14 Use the NAPLAN results to identify the pedagogical areas most in need of improvement, and negotiate with the states to fund living experiments by implementing strategies to fix these areas through pilot projects in the states that are willing to undertake them.
15 Funding for state education should be partially tied to implementing programs which prove to be effective.
16 The national curriculum should be revised and pared back to focus on learning and acquisition of skills only.
7. Tertiary education
Higher education is training too many students, at too great a cost, for jobs that don't exist in sufficient numbers for them, misallocating national human resources, and creating false hope amongst a generation of young Australians. At the same time, government has a contingent liability of billions of dollars of HECS and HELP debt that will never be repaid, and which will ultimately have to be brought onto the government's balance sheet. There is a mismatch between the tertiary institute, the organisation that determines whether a student loan will be available, and the government, the organisation that bears the loss. There needs to be an alignment and we therefore recommend:
17 The tertiary institute that provided the educational service should be liable for any uncollectible student debt. This would remove the temptation to train students for work when there is no expectation that there actually will be work for them.
The Senate has set a challenge for the government with a select committee into the "obesity epidemic" which will almost certainly recommend a sugar tax. This will be useless as statistics show that while sugar consumption has been falling by more than a sugar tax would reduce it, obesity has been rising.
Obesity is our most conspicuous public policy failure, and tobacco smoking our most conspicuous success. But it's not the taxes that work with smoking, with little correlation between smoking rates and cost of tobacco, it's the social pressures. There is plenty of evidence that obesity is a social disease too.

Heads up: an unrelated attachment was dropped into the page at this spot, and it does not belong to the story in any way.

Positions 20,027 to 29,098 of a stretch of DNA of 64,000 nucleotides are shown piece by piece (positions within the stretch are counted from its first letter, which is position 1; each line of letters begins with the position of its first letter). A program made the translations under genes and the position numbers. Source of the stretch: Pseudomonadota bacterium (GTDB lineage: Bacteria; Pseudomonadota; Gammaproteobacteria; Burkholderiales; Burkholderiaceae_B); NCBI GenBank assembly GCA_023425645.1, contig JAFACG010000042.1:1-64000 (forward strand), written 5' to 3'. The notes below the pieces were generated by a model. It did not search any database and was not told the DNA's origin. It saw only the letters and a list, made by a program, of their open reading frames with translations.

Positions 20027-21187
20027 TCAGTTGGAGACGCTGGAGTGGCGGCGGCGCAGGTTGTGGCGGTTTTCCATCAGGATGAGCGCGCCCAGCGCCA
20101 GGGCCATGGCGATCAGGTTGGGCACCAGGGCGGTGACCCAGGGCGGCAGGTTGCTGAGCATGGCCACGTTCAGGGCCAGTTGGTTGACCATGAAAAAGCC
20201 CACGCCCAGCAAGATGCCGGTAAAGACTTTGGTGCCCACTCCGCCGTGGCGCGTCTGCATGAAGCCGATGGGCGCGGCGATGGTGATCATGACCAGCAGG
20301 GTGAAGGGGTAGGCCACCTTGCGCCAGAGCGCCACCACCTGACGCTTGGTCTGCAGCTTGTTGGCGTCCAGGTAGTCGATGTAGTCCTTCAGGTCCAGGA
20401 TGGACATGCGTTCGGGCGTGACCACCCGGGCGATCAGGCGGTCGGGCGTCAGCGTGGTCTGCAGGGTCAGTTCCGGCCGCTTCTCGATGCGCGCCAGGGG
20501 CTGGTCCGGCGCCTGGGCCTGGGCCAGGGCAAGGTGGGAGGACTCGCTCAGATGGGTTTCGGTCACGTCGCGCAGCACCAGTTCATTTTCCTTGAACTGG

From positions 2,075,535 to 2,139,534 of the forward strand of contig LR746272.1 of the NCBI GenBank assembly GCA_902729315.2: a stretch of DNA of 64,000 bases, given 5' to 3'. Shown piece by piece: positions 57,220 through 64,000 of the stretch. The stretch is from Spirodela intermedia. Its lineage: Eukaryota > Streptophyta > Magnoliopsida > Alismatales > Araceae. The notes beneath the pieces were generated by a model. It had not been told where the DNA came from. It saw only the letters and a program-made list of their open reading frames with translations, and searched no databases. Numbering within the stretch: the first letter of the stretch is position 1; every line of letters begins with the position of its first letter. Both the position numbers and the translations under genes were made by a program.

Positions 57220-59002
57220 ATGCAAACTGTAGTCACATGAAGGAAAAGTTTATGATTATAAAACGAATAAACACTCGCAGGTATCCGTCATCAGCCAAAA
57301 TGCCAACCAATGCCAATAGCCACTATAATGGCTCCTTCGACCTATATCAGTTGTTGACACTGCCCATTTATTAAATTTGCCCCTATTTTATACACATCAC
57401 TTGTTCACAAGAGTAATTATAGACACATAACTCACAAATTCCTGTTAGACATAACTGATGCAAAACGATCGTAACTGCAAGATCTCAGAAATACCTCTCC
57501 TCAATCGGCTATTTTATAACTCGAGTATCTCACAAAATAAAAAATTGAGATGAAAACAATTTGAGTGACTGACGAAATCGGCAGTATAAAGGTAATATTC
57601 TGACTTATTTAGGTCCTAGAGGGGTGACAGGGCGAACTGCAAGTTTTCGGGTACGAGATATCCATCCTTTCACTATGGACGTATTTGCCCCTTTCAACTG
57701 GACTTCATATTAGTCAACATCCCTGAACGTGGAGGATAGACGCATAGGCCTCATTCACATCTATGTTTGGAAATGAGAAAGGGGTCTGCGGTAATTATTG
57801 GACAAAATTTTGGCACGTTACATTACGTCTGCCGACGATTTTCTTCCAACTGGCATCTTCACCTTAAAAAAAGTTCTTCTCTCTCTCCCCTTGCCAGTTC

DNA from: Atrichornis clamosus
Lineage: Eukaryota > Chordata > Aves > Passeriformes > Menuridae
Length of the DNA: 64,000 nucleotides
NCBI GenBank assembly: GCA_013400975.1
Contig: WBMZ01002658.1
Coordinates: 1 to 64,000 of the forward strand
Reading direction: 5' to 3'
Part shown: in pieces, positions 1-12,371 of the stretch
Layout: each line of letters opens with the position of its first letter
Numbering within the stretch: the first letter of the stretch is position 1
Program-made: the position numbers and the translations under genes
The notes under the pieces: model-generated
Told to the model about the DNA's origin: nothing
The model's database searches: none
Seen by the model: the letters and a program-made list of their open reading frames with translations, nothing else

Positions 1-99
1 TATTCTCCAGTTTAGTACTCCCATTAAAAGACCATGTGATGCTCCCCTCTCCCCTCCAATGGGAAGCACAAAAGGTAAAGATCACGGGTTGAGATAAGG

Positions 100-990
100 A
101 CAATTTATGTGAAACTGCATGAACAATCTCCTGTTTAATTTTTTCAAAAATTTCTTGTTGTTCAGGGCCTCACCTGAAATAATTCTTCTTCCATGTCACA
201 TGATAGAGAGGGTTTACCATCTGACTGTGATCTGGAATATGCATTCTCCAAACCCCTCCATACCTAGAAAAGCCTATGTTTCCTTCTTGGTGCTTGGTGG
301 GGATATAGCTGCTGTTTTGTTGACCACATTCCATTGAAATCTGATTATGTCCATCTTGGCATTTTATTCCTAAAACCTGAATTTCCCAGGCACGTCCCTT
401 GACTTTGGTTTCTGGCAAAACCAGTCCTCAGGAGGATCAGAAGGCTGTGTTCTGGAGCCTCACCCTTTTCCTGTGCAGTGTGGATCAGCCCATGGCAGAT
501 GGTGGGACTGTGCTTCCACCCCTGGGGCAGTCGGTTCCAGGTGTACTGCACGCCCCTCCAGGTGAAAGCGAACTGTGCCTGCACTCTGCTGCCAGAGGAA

18 The government establishes a prize competition to find ways of decreasing obesity using social solutions, rather than a price mechanism. A short list of entries could share the first round prize money, with each successful project being funded to conduct a pilot project. These projects could be then compared to judge the ultimate winner. Commercialisation funding could also be made available to the successful projects, if they have commercial potential. While some government money would be used in this, the amounts would be small compared to education programs like the famous Life. Be In It. campaign, which judged on the basis of a significant increase in obesity, must be one of our biggest public health failures.
Infrastructure is a significant cost. Some of this could be ameliorated by a decentralised immigration policy (see above), but in terms of transport, Australia dramatically underutilises the sea.
Sea transport is cheap and has fewer fatalities than road transport, and it doesn't require roads, apart from at the wharves. It is also low on CO2 emissions.
We therefore recommend:
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